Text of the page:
Jul 30, 2009 @ 16:52:15

    Can you make anything funny? Because I’m thinking the answer is yes. Anyway, I’ve called the “we guarantee to satisfy you” numbers on a couple products in the past. Not necessarily to get my money back, but to tell them I think something is off, and this is exactly what it is. Because, you know my opinion is just that important and necessary. Anyway, most of the time they’ve sent me coupons equal to the price I paid for whatever I thought was wrong. And I’m a-ok with that. 😉

  4. madhousewife
    Jul 30, 2009 @ 17:05:50

    In total agreement.

    My mother-in-law is always trying to get us to eat Brummel & Brown spread, which I don’t know the technical term for–is it a margarine? is it a butter-like spread? I dunno. It’s made with yogurt, which means, as far as she’s concerned, it’s far superior to any other spread on the market. Every time she visits us, she buys us some Brummel & Brown. We don’t like Brummel & Brown. “It has yogurt in it!” Yes, it does. And we still don’t like it. We didn’t like it the last 17 times you bought it for us, either. She’s like a religious zealot. Only religious zealots eventually give up, and she does not. Maybe we could take the Brummel & Brown back to the store and say it was forced on us by my mother-in-law. Just kidding. That would be wrong.

  5. bythelbs
    Jul 30, 2009 @ 18:10:07

    I’m with you. Unless the store was running some kind of special on the product with the promise, “We guarantee you’ll love this piece o’ crap product or your money back”, then that’s on them and you should get your money back.

    With the food allergies at our house, no butter for us. Just dairy-free spread. I’m not even sure if they call it margarine or not. Maybe they do. I like it fine, but I’ve never really been a true conno-sewer (I don’t know off the top of my head how to spell that so I’m going to pretend that the over-exaggerated phonetics is intentional for humorous effect, so kindly disregard this parenthetical) of butters or margarines or butter-like or margarine-like spreads.

    (OK, I couldn’t stand it. It’s connousieur. I was close.)

  6. E
    Jul 30, 2009 @ 20:00:03

    I don’t know. I bought some GV dish washing detergent a few weeks ago. It was terrible. I used it three times and every time I had globs of detergent all over my dishes. So I took it back. I don’t imagine that anyone tampered with the product or that there was anything out of the ordinary, it was just a crappy product and I didn’t think that I should have to pay $2.29 for something that didn’t work AT ALL. I suppose they can guess that people don’t like it if they don’t continue to buy it. But I think they get the message a little more clearly if you return it.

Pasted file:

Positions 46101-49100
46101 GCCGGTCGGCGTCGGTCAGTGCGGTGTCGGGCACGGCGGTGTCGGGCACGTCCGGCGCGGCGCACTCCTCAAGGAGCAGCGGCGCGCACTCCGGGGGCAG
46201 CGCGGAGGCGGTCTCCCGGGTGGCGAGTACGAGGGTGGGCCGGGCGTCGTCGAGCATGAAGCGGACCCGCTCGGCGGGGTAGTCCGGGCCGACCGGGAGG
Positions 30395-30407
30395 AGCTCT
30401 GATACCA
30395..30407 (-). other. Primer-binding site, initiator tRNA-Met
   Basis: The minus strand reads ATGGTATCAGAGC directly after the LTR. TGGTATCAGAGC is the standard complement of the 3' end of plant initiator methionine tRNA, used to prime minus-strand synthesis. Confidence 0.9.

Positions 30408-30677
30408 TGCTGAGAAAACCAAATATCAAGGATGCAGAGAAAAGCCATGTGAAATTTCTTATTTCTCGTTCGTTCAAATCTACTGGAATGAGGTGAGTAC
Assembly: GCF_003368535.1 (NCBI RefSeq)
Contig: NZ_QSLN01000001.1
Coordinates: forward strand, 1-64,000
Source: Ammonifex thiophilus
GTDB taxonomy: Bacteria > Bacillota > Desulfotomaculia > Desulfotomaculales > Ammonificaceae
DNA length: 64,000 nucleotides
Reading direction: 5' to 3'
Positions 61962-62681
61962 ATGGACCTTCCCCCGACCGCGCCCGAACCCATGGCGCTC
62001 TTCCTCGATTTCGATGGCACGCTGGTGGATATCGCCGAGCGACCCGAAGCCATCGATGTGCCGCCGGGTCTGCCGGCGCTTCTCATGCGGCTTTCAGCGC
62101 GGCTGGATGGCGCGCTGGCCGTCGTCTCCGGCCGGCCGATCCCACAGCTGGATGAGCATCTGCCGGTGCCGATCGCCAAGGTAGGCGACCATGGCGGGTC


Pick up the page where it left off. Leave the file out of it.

I think you are a genuinely good person for doing the right thing even when it costs you money. But it might not be wrong to go the other way either.

  7. Julie
    Jul 30, 2009 @ 22:49:34

    If it works okay but you just don’t like it, it’s NOT okay to turn it back. You bought it. You’re responsible for it. But I try not to complain as much as possible.

  8. LisAway
    Jul 30, 2009 @ 23:45:22

    I’m extremely relieved that you neither named, nor hinted at the name of your butter-like spread anywhere in this post.

    Of course you’re totally right. I think in E’s situation it does make sense to take it back. It’s different.

    Once I took back a bag of baby carrots because it was moldy the next day or something. I bought it after the expiration date and thought the store was wrong for selling stuff past its date. I don’t know if I’d do the same now. I HALWAYS check expirations dates (almost). I should have then, too but it was early in marriage, and pretty early in doing my own shopping-hood, too.

  9. smee
    Jul 31, 2009 @ 08:07:49

    Ugh. I am a fence sitter on this one. There are some things I *do* take back even though it’s “my fault” for not liking what they worked so hard to produce. I think it depends on the cost of the product coupled with the hassle. I know, my reasoning if flawed.

    Examples: Shoes bought from (yup) Nordstroms, which is at least an hour’s drive for me, that cost significantly more than shoes I would purchase elsewhere and are supposed to be worthy of said cost because of their quality. Wear a few times and still get blisters…go back and get the money.

    Nasty bitter “Light and Fit” faux-gurt I ate while reading this post, purchase at the local grocer for about a buck… my bad, learned my lesson, and going back to the good stuff tamale!

  10. Annette
    Jul 31, 2009 @ 18:47:09

    Well, that’s what I was going to suggest all along. Butter all the way, baby.

  11. Julie
    Aug 01, 2009 @ 09:14:16

    Oh, Light and Fit is absolutely horrible.

  12. Chris Jones
    Aug 02, 2009 @ 20:17:50

    In all the years that I have known you, and those are years not a few, we have never, so far as I know, had a conversation about the morality of returning half-eaten goods to the store.

    And yet, once again, I find that we are in absolute lock-step with regard to our attitudes toward this.

    For exactly this reason I never buy a new brand of spread or butter or what-have-you in any size other than “minuscule”. If I can’t find the kind I know I like, then I either go without, or I get the smallest size there is, because if I don’t like it, I can’t take it back.

    However, if I’m a company making a product, I have a toll-free number and a website where you can tell me that you don’t like my product and I’ll send a refund to you through the store you bought my goods from, because as good as your morals are on the one side, mine should be that good on the other.

    Just sayin’.